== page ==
Louis L’Amour books are like a favorite sweater, a grilled cheese sandwich, or a mug of hot cocoa on a winter’s day. They are the comfort food to my imagination. Normally, the cynical me would laugh at a cheesy character name like Old Billy Dunbar, but it’s a western so it slides. Genre matters so much in terms of what we can get away with as writers, and what we, as readers, let slide without jest. Names aside, L’Amour does a great job of letting us know right away that Old Billy Dunbar is not having the best of days. Is he hurt? Is he in hiding? Did his mule just throw him? Keep reading to find out, I sure did! Note: Big Medicine is the title novella in this collection of four.
10) Raising John by Jennifer Lesher (2013)
John didn’t remember his mommy, but his Grammy had a lot of pictures of her.
This is a great example of the opening line reinforcing the title in a way that defies expectation. We automatically assume a child is raised by his mother and here the author throws us a curveball in the very first sentence. Nope, this poor kid is being raised by Grammy. So we immediately begin to ask questions about his mother. Is she dead? Did she abandon him? And what about the father? He’s not even mentioned. Why? Jennifer — I’ll call her Jennifer since that’s what I call her when we go mountain biking together — executed a really effective first sentence in her debut novel. I hope to be so skilled.
11) The House of the Seven Gables by Nathaniel Hawthorne (1851)
Half-way down a by-street of one of our New England towns, stands a rusty wooden house, with seven acutely-peaked gables, facing towards various points of the compass, and a huge, clustered chimney in the midst.
I’m willing to bet there aren’t too many editors out there today who would allow a first sentence consisting entirely of static description. Yet it works. And not just because of the unusual and mildly ominous description, but because the mansion is the star of the book. It’s right there in the title. The book starts in medias res, but Hawthorne chose to set the scene before getting to the body, as opposed to the rules of today which stipulate action, action, action. As an aside, this was one of my favorite books from that year’s reading. For anyone who remembers struggling through A Scarlet Letter in high school and swearing off Hawthorne for life, do yourself a favor and pick this one up. It’s romantic, it’s macabre, and it stands up exceedingly well to the test of time. Speaking of time…
12) The Time Machine by H.G. Wells (1895)
The Time Traveler (for so it will be convenient to speak of him) was expounding a recondite matter to us.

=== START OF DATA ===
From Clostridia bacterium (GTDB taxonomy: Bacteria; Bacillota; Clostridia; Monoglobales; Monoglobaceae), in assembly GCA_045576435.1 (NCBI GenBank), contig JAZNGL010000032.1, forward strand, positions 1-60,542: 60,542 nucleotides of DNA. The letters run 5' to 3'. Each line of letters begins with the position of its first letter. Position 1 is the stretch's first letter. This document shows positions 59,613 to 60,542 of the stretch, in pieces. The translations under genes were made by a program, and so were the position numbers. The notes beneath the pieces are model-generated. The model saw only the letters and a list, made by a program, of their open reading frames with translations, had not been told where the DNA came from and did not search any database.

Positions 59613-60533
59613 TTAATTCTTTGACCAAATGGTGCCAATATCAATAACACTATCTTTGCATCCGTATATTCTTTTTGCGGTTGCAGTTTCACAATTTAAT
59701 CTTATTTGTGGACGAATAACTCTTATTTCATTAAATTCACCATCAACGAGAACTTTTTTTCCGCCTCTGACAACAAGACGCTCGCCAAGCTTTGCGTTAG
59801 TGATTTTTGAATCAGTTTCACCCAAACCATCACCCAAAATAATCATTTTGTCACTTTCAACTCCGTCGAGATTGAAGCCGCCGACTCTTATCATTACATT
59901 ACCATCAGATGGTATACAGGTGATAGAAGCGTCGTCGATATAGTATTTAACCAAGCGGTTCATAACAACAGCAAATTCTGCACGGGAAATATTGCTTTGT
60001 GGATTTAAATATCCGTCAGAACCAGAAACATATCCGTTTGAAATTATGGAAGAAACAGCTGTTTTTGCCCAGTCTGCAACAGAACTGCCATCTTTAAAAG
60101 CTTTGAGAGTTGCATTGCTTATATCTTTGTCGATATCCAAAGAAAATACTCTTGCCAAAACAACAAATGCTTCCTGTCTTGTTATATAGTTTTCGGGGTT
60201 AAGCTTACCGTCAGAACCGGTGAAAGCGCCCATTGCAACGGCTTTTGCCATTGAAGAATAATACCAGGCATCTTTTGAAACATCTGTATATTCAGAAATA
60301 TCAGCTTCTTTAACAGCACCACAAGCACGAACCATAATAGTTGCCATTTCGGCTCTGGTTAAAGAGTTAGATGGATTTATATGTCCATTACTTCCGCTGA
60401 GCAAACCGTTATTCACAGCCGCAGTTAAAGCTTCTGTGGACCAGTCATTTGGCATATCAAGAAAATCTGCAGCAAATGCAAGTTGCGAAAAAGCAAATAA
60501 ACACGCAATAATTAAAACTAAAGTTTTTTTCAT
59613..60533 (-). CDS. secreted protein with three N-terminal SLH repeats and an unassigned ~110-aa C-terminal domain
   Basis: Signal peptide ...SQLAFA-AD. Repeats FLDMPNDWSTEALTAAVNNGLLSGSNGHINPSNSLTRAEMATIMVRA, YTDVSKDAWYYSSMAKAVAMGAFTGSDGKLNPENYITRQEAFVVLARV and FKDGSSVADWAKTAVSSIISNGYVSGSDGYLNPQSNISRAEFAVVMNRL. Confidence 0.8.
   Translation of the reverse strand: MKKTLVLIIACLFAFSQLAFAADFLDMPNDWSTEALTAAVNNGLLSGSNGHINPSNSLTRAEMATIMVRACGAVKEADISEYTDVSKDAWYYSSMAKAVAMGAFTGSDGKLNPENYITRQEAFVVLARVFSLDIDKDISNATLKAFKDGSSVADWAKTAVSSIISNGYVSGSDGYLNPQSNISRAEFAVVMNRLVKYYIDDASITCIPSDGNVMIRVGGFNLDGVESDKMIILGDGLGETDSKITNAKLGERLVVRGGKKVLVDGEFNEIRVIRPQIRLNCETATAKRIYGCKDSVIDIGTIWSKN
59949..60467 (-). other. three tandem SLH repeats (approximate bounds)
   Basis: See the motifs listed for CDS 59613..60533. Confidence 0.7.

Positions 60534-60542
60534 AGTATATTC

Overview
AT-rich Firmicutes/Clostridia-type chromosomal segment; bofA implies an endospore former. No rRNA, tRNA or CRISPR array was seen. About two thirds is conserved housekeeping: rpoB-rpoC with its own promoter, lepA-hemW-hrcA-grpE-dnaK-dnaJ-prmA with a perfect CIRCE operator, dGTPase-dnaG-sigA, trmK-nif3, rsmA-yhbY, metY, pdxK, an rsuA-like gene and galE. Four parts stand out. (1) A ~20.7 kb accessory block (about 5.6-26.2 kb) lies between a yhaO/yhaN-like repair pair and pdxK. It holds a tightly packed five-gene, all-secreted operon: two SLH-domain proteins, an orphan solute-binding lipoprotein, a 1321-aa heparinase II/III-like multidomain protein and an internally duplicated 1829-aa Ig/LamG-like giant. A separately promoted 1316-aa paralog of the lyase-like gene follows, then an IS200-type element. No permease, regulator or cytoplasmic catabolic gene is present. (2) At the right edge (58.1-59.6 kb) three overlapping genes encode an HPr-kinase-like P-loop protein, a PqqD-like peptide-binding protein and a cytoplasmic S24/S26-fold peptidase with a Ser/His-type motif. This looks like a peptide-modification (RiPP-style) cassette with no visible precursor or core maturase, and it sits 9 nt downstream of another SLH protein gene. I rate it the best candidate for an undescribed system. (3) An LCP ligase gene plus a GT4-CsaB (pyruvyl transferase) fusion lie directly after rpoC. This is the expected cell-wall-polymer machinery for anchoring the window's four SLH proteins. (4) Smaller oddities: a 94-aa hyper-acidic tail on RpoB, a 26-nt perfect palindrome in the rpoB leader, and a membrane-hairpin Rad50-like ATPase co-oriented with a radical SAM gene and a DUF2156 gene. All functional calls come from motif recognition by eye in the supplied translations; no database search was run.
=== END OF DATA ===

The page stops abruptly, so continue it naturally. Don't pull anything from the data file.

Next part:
Kindly back away from the thesaurus, sir. Recondite, for those who don’t know, means something of a subject or knowledge that is little known or obscure. To use it in a sentence: H.G. Wells begins his fanciful novel The Time Machine with a recondite vocabulary selection. In addition to the word choice, Wells makes two other bold strokes in this opening sentence: naming his protagonist “The Time Traveler” and including a parenthetical to essentially explain the use of that name. I love it. Perhaps it’s the late 19th century time frame he was writing in, or his common heritage, but I sense a strong connection with Doyle’s character John Watson in the tone of this narration. And that’s never a bad thing.
13) On the Road by Jack Kerouac (1957)
I first met Dean not long after my wife and I split up.
Who’s Dean? Why’d you and you and your wife split up? How long ago was it, anyway? We immediately keep reading. After all, the author is obviously willing to take us in his confidence. On the Road is one of the great American travel memoirs/novels (I debated including this in my list of non-fiction books) and though we may wonder what, in addition to the names of the characters (Dean was actually Jack’s friend Neal Cassady), was also changed to protect the guilty, we take the author by his word and discard any concerns for truthfulness and settle in for a frenetic tale. Fans of Kerouac should stop by the Beat Generation Museum if ever in San Francisco. It’s a neat little museum and bookstore curated by fans of the era and even has the car used in the movie adaptation of On the Road, dust from Route 66 and all.
Bonus Anecdote: Shawn Coyne (of Story Grid fame) recently shared the following anecdote about the power of first sentences. This is the first sentence to The Key to Rebecca by Ken Follet: “The last camel collapsed at noon.” Great line, right? I think so. And so did best-selling crime writer Elizabeth Peters who later titled one of her novels “The Last Camel Died at Noon.” Talk about paying a professional compliment!
Post Image by David Jones, used under Creative Commons.